One of the calling-card features from TiVo in 2016 is its ‘Unified Entertainment System’. Like most consumers, I’m a subscriber to other streaming services in addition to cable. Before the Bolt+, I had to switch between my Apple TV or Xbox One to enjoy content from Netflix and the like. TiVo brings that all together into one streamlined experience.

OneSearch presents your subscription services content in-line with shows and movies on cable (kind of like Apple’s new TV app). For example, if you’re looking to watch an episode of The Office, a simple search reveals all of the upcoming options on cable alongside the full catalog of content on Netflix. There’s no switching back and forth between two apps, with TiVo it’s all there together. I find this feature to be particularly valuable as the third-party app experience on other streaming media players can be very hit-or-miss.

Another new feature on the Bolt line is SkipMode. TiVo actually has real humans marking when commercial breaks begin and end on popular shows during primetime. When you go to watch recorded content, you simply press a button on the remote to skip through the entire commercial break. I’m someone that hates trying to hit the play button at just the right time when fast forwarding, so this feature really stands out for me. I love that TiVo has people on the backend nailing the start and stop times at just the right moment. Another feature, although not as notable, is QuickMode that takes your recorded content and plays it 30% faster with pitch-correct audio. I didn’t find this to be as useful, but it’s an interesting feature for sports, particularly baseball.

Other Features

TiVo is also pushing smartphone connectivity as a main feature on Bolt+. Overall, the iOS experience is ok but not the best that I’ve used. DirecTV’s Genie app really is second-to-none in this area. Right off the bat, it was disappointing that TiVo doesn’t offer native support for iPhone Plus models. Video playback works fine but otherwise everything is just a little off.

That said, you can access your recorded content or live TV on up to four devices at a time plus manage all of your OnePass subscriptions. This isn’t a mind blowing feature but its one that TiVo executes fairly well. I didn’t have any issues with streaming content during my review and was overall pleased with the experience. The smartphone app is available on iOS and Android alongside support for most web browsers.

Although a footnote in the laundry list of specs, Bolt+ has a handy find your remote feature. All you have to do is press a small button on the back of the set-top box and your remote will play a tune. It’s a nice fall-back if you’re someone that regularly looses the remote.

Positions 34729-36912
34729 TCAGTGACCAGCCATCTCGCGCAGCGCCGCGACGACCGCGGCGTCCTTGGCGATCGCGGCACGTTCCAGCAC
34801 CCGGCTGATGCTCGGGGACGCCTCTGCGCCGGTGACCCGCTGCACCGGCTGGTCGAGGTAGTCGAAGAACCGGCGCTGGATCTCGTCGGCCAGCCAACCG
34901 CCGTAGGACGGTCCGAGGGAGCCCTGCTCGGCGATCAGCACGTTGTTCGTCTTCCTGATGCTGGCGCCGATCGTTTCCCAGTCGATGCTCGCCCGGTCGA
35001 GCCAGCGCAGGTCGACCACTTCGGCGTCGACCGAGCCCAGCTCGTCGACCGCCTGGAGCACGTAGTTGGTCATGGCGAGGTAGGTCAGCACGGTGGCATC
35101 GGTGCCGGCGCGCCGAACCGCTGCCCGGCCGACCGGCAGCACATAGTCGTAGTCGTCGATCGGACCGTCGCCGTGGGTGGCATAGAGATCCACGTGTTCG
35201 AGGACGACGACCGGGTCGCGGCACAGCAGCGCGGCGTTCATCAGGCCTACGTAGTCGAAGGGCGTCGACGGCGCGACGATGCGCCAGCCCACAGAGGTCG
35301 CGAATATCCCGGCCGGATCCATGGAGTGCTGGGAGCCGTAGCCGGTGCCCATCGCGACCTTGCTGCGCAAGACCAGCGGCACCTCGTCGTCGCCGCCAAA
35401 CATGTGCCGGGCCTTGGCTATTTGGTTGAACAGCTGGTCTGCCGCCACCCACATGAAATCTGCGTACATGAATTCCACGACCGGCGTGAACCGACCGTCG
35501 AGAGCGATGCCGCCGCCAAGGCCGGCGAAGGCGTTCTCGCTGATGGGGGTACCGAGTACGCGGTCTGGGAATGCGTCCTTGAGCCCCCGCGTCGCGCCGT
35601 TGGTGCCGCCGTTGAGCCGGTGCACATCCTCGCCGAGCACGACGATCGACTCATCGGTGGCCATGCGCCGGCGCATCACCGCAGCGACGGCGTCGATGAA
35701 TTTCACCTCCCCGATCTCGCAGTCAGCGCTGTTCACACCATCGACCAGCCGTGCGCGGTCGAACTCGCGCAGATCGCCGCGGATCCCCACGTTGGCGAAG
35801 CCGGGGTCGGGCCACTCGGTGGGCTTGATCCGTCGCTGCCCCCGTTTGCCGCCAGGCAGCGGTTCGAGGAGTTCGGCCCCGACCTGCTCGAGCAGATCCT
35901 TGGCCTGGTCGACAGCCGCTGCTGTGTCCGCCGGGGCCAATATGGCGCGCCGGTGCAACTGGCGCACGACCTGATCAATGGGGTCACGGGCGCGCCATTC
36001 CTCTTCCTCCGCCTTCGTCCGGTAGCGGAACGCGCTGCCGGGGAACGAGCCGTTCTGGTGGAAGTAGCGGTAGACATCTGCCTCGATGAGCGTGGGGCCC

TiVo Bolt+ does support 4K video, although I was not able to test that functionality as my provider does not yet offer high resolution content. Overall, I could see an improvement in image quality versus my existing set-top box. As 4K continue to grow, Bolt+ is prepared for the next generation of shows and movies.


TiVo continues the trend of being one of the absolute best ways to enjoy television. Its extensive search and backend software make it a dream for someone that records a lot of content through the week. The massive 3TB hard drive and six tuners sit head and shoulders above the competition. It’s also one of the most attractive DVRs that we’ve ever laid eyes on.

Those compliments aside, TiVo faces an ever-increasing uphill battle against the competition. I referenced my frustration that was caused during the initial setup period with my provider. The bottom line is, all of the big-names in this industry would prefer that you use their own set-top boxes. It allows them to push more content and offer greater control over their customer’s experience. Even worse, DirecTV, Dish Network and Comcast are making huge strides in the areas that TiVo has long dominated. Add in the extra steps required to get the Bolt+ up and running? Geeessh.

TiVo Bolt+ is a top-of-the-line product made by a company that absolutely knows its stuff. The software, hardware, and overall experience are all top-notch. Bolt+ is a must-have for those looking to record large amounts of content. Despite the hefty price tag and some other potential headaches, it’s easy to recommend it to the TV aficionado in your life. Bolt+ gets an A in our book for build quality and user-experience. If everyone else would just make it a bit easier to enjoy…

The TiVo Bolt+ is available for purchase today for $500 plus additional service fees.